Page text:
The Nave (84 ft. by 23½ ft.) had formerly a N. arcade of six bays; the lower parts of the columns, existing in 1888, have now been removed, except for the base of the 13th-century E. respond, which had three attached shafts, with moulded bases. The S. wall has the broken openings of two doorways from the cloister and a straight joint between them. Part of the W. wall is incorporated in the tower.

The North Aisle (10½ ft. wide) was ashlar-faced externally and retains the remains of the splays of four windows in the N. wall; below the westernmost window is a length of double-chamfered plinth.

The West Tower (about 18½ ft. square) is of early 16th-century date and of three stages (Plate 150) with a moulded plinth, but ruined at the top and lacking its parapet. The tower-arch is two-centred and of one continuous chamfered order; above it are the marks of the earlier high-pitched roof of the nave and of the later flat-pitched early 16th-century roof. In the W. wall is a gap and above it is a window, formerly of five lights with tracery in a two-centred head; the mullions, sill and most of the tracery are missing; above the window is a niche with side-shafts and trefoiled three-sided canopy, with vaulting, crockets and pinnacles. The second stage has, in the S. wall, a window of two four-centred lights in a square head with a moulded label. The bell-chamber has, in the E. wall, a window of two pointed lights in a square head with a label; there was a similar window in the N. wall but the head and mullion have gone. In the S. wall is a window of one square-headed light with a label. In the W. wall is a window of three pointed lights with remains of vertical tracery in a two centred head with a moulded label.

The Cloister (69 ft. by 61 ft.) had alleys of varying width; the surviving remains of the arcade-walls are shown on the plan.

The East Range contained the vestry, chapter-house and warming-house on the ground floor, with the canons' dorter above. The vestry has no surviving detail. The chapter-house extended beyond the range, the E. wall of which was carried on two arches, both now gone; both divisions had a vaulted roof resting on a central column, but of these no details now survive. The E. part of the N. wall retains its moulded plinth. The doorway from the cloister retains the moulded base of one 13th-century jamb-shaft and there are remains of the bench on the N. side of the outer division of the chapter-house; in the chapter-house is a stone coffin with a shaped head. The warminghouse retains part of the splayed jambs of the doorway from the cloister and in the E. wall is a blocked doorway or window, the base of the fireplace-recess and remains of a doorway near the S. end. Projecting E. from this range are portions of the sub-vault of the rere-dorter including a moulded 13th-century anglecorbel formerly supporting a vaulting-rib.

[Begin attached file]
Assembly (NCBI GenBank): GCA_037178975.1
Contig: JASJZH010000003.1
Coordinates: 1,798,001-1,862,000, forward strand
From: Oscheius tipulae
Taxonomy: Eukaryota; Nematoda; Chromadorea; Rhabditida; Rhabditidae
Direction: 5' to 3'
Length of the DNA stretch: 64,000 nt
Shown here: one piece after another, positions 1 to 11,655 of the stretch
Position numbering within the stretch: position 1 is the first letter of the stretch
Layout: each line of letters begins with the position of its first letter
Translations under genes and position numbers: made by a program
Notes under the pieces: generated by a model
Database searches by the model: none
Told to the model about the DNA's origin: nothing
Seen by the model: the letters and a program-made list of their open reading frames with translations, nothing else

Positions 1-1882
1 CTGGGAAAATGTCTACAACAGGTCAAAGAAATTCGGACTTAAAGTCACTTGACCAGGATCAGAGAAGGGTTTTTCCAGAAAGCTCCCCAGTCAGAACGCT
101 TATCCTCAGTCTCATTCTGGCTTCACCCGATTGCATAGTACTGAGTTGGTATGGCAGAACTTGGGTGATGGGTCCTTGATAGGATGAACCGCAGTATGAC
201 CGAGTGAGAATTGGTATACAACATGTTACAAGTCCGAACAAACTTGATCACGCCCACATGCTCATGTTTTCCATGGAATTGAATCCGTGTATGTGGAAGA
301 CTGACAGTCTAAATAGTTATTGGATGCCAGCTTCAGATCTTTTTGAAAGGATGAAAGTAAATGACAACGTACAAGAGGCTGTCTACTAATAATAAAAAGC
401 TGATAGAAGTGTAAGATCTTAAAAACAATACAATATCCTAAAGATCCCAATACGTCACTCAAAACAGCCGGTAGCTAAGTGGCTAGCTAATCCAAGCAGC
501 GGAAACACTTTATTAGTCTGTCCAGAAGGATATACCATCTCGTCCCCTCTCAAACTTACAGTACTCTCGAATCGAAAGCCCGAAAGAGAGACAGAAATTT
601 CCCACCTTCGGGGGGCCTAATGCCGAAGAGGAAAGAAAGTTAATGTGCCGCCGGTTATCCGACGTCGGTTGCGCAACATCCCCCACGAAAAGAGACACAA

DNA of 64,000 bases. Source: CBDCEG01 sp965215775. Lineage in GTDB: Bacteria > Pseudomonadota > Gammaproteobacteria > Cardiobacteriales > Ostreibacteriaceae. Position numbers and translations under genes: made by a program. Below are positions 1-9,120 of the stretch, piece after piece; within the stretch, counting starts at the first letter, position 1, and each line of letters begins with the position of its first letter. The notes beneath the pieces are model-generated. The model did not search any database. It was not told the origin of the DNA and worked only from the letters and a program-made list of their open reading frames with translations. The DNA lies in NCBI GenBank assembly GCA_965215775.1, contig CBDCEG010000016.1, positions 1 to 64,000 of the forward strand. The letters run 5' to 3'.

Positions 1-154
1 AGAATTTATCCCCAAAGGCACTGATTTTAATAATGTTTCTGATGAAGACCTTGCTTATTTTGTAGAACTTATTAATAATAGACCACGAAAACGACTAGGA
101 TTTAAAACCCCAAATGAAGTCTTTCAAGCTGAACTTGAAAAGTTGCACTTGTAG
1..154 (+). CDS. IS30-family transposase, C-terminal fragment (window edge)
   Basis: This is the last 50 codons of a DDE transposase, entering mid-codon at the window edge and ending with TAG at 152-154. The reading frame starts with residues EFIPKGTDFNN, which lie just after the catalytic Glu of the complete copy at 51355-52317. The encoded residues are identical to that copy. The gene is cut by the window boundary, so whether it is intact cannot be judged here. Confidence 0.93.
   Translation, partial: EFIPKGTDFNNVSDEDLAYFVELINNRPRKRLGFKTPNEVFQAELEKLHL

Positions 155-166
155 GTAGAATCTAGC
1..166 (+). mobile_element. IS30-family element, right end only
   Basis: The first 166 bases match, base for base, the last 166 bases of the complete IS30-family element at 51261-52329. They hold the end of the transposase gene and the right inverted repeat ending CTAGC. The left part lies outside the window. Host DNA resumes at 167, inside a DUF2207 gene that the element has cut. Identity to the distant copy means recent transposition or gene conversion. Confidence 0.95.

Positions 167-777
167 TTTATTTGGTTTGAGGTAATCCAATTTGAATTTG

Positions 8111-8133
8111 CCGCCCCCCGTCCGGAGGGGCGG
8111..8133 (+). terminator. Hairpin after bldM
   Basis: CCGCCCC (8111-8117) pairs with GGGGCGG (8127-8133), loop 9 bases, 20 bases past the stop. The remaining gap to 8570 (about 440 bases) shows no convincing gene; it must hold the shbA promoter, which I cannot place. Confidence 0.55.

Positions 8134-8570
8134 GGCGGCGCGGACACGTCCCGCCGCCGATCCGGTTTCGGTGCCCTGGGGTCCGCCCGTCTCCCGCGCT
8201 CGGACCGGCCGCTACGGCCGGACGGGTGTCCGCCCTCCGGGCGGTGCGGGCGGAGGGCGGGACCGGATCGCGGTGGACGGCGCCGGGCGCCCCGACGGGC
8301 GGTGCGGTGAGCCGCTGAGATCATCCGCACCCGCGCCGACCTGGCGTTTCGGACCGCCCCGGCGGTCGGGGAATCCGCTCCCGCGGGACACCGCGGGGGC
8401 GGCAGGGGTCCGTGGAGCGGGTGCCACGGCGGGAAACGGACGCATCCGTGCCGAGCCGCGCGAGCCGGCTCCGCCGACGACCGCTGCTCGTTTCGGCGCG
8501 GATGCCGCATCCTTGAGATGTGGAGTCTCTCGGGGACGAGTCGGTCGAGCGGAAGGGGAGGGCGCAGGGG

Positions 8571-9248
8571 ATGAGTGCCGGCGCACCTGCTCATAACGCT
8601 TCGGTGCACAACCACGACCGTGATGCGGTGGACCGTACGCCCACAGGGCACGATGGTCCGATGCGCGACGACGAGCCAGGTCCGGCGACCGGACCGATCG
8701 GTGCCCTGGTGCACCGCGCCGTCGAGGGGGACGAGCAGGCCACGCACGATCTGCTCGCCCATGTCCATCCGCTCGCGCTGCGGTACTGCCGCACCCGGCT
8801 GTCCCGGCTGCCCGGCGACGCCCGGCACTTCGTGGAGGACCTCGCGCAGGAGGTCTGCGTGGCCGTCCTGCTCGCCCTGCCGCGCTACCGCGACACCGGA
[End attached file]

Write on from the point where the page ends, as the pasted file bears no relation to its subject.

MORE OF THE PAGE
The South or Frater Range was formerly of two storeys with a sub-vault on the ground floor. This was vaulted in seven bays with a row of six piers down the middle; the bases of these piers have now been removed. At the E. end was a passage with a doorway at either end; parts of the splayed jambs of these doorways survive.

The West Range is now almost covered by fallen material. It includes two rooms with rubble vaults of segmental barrel-form which still survive.

The Infirmary was presumably the detached block immediately S.E. of the E. range. Parts of the E. and N. walls remain; in the former are remains of two doorways and a vault-springer. The hall appears to have stood upon a sub-vault with three free columns down the centre. There are remains of two small wings projecting to the E. To the S. of this block is a range of late 17th-century stabling incorporating remains of a mediæval outbuilding. Still further to the S. are remains of a second mediæval outbuilding perhaps a barn and about 77½ ft. by 19½ ft. On the far side of the river, E. of the claustral block are remains of a walled enclosure with foundations of a rectangular building of uncertain purpose. Immediately to the E. is a low cliff with a wall on the top, perhaps part of the enclosure of the monastery. At the S. end of the modern farmhouse, S.W. of the abbey, is a 17th-century block of stabling incorporating re-used material from the abbey.



c(4). Rosgill Bridge (Plate 27), over the river Lowther at Rosgill, is a rubble structure of three spans with segmental arches and cut-water piers. The S.W. arch has been largely or wholely reconstructed, but the rest may date from the 17th century.


c(5). Parish Crag Bridge (Plate 28), over the Swindale beck 650 yards S. of (4), is a rubble structure of pack-horse type with a segmental arch. The width is 4½ ft. It is probably of 17th-century date.


a(6). Naddle Bridge, over the Hawes Water beck on the N.W. boundary of the parish, is a rubble structure with a segmental arch, without parapets. It dates probably from the 17th century and is now disused.

Condition—Fairly good.

e(7). Bridge, over the Hopgill beck 260 yards E. of Mardale church, is a rubble structure with a segmental arch and no parapets. It dates probably from the 17th century.


e(8). Bridge (Plate 26), over the Mardale beck 100 yards W. of (7), is a rubble structure with a segmental arch. It may date from the 17th century but has been partly re-built.


c(9). Bridge, over the river Lowther at Keld, was formerly of two spans, but the arches have been replaced by a timber structure. The rubble abutments and the cut-water pier are of the 17th century or earlier.


g(10). Bridge, over the river Lowther in Wet Sleddale about 2½ m. S.S.W. of the parish church, is a rubble structure with a segmental arch and a 6 ft. roadway. It dates perhaps from the 17th century.


g(11). Bridge (Plate 28), over the river Lowther at Beckside 200 yards S.W. of (10), is of similar date and construction but rather wider.

Condition—Fairly good.